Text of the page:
If your heart is sitting in a place of deep lament and grief this holiday season, you are not alone. No human on the planet has been a stranger to grief or hardship this year. How it has affected each of us is different, but all of us are walking through the holidays this year carrying heavy things.
Whether you’ve lost a loved one due to this horrible virus or you’ve lost your job and financial security; whether you’ve lost a piece of your health or whether you’ve lost autonomy and struggle to manage working from home while your children learn remotely; whether you’re grieving the loss of life as we knew it or whether you’re grieving the loss of relationships due to differences in religious beliefs, political values or social distancing differences — all of us are facing hardship and we must lean on one another.
As someone who is no stranger to hardship or grief, here are five things I believe could be helpful to implement in your life this season:
First, acknowledge and talk to your grief. This may seem unusual, or even a bit odd. At best, it’s bound to make you a bit uncomfortable. But one way to sit with your grief and allow yourself to feel the emotions your body is storing is to talk to your grief.
If you’re grieving a death or the loss of a relationship, speak as if you’re talking directly to that person. Communicate your pain and loss to them. If not (or even if you are) consider writing a letter, not about, but directly to your grief. Begin by addressing it, “Dear Grief …” and allow whatever comes next to flow freely.
Although this exercise may take some inner strength, it will help release emotions you may not realize your body is holding.
Second, manage good boundaries. Boundaries are something I talk about often in my work. This also is a topic that makes many people uncomfortable. Most of us weren’t taught to appreciate, much less practice, healthy boundaries. But healthy boundaries are an excellent way of protecting your physical, emotional, spiritual and mental health.
Boundaries may mean setting parameters around who you spend time with, how many holiday commitments you take on or how much money you spend on gifts this year. It may mean hard conversations with family regarding social distancing and what gathering does and does not look like for you in this unpredictable season.
Boundaries come in many shapes and forms, but if your heart is grieving, it would be wise for you to pull back a bit from what you would typically take on during this time of year and, instead, give your heart room to breathe and heal. You really don’t have to bake 10 different kinds of cookies and send out Christmas cards to everyone you’ve ever met and have all your gifts wrapped and delivered extra early and sign up for every gift exchange that comes your way.
“Saying ‘no’ is a basic boundary, and it is a healthy one if your soul is feeling overwhelmed by grief.”
Saying “no” is a basic boundary, and it is a healthy one if your soul is feeling overwhelmed by grief. Take on what brings you joy. Leave the rest for another year.
Third, prioritize self-care. This may seem like common sense, yet at the same time, self-care is what many of us are lacking in the most. We do all the work things, the family things, the kid things, the pet things, the house things, the other people things, and by the time we’re done with it all, we’re too exhausted for any of our things.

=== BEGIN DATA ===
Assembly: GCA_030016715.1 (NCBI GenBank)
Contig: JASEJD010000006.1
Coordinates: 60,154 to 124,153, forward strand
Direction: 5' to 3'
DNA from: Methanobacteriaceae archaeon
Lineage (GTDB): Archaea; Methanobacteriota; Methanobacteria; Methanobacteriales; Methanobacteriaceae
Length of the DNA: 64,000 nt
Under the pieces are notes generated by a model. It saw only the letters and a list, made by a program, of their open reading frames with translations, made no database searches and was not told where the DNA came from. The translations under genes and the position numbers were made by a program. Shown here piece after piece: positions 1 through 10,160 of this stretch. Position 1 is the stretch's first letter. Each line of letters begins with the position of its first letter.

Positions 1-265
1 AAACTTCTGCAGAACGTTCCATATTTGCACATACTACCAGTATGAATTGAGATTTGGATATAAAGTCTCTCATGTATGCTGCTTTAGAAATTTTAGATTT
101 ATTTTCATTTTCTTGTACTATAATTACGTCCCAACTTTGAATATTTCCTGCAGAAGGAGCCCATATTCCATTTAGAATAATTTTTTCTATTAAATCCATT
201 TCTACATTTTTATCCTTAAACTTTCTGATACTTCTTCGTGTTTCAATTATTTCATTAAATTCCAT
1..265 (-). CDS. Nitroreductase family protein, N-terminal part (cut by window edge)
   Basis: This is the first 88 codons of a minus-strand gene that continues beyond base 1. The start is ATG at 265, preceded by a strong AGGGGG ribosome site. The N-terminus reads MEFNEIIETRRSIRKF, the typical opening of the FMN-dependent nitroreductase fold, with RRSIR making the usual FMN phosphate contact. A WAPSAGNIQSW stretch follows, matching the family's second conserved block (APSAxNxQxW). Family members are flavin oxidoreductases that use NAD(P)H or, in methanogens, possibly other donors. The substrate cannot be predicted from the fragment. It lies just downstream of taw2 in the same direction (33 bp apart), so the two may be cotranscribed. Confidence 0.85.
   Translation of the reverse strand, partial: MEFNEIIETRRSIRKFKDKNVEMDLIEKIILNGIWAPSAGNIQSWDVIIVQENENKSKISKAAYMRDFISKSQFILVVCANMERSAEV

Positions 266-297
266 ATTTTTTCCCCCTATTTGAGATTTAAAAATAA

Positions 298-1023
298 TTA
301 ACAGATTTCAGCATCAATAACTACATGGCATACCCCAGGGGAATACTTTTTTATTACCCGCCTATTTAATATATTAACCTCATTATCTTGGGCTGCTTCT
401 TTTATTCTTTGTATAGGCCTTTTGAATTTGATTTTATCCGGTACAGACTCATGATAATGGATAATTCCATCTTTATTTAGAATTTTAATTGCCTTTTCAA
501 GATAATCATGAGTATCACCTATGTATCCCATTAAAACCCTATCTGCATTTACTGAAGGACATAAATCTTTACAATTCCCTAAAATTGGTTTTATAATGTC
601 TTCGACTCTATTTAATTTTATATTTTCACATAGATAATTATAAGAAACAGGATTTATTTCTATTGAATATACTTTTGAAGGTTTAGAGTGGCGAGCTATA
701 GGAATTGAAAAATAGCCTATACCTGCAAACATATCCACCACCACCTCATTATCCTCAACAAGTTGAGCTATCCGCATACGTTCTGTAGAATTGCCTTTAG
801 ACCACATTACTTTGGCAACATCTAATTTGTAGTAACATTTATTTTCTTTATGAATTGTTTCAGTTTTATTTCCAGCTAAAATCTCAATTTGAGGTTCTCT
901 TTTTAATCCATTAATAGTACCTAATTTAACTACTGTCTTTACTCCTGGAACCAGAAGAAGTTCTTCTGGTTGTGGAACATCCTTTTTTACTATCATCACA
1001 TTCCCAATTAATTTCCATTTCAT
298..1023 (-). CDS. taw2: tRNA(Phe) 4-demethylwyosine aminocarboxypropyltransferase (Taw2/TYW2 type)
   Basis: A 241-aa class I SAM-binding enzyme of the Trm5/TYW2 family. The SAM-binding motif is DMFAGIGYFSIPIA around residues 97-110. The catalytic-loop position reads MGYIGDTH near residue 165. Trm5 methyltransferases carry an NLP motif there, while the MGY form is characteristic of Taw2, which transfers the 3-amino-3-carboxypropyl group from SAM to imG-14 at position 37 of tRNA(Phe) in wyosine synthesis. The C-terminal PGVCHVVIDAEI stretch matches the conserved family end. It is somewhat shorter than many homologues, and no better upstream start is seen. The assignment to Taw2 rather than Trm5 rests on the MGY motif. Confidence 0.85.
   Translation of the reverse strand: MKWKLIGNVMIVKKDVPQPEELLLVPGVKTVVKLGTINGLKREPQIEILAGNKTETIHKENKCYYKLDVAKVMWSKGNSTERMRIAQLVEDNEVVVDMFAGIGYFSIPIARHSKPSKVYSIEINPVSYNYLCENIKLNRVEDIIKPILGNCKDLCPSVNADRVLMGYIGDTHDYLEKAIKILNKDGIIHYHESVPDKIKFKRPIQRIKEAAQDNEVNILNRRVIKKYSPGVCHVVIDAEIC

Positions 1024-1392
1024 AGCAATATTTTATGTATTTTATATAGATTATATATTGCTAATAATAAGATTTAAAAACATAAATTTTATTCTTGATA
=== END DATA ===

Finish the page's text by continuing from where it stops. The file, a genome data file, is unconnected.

Prioritize self-care this season. Whatever brings you comfort and joy, do more of that. For me, it means spending time in nature; for you, it may be yoga or a walk on the beach or a hot bubble bath or a favorite movie or a blanket and a good book.
When your heart is grieving, simplifying life and tending to your heart is critical. Move self-care to the top of your list this season, and stop putting yourself last. No guilt. No shame. Give your soul room to breathe. Your family and loved ones will be glad you did.
Fourth, share your grief with another person. This may be one of the hardest to incorporate, because it requires being vulnerable with someone else about your pain. I encourage you to choose who you share with wisely. Ask them to sit with you in your pain (and not try to fix it). Then share with them what living with your particular grief is like.
There’s something powerful about sharing our burdens with another. It diffuses the power our pain seems to hold over us and instead creates a salve for our souls, leading us one step closer to healing. Pain doesn’t dissipate overnight, but sharing our grief with others allows us to be seen, heard and loved exactly as we are, where we are.
“Remember that grief has no rules.”
Fifth, remember that grief has no rules. A dear friend of mine lost her son to suicide just over a year ago. It was awful and heartbreaking in every way imaginable. In the weeks and months that followed, she began using the hashtag #griefhasnorules. This has become a beautiful reminder to me when I find myself in grief.
There is no right or wrong way to grieve. Everyone grieves differently, in different timeframes, and in different ways. Don’t put restrictions or parameters on your grief. Give your heart the permission it needs to feel and grieve deeply. For only when you fully grieve the loss can you begin to fully heal.
If you are grieving this year, listen to your inner voice and do for yourself whatever it is that you need. Lean on and check in with one another. Practice these things I’ve listed here. And know that you are not alone, even when the dark feels darkest.
Amber Cantorna grew up in the deeply conservative evangelical culture of Focus on the Family and now lives in the Denver area with her wife, Clara. She is the author of Refocusing My Family and Unashamed: A Coming Out Guide for LGBTQ Christians. She is a musician, writer and speaker.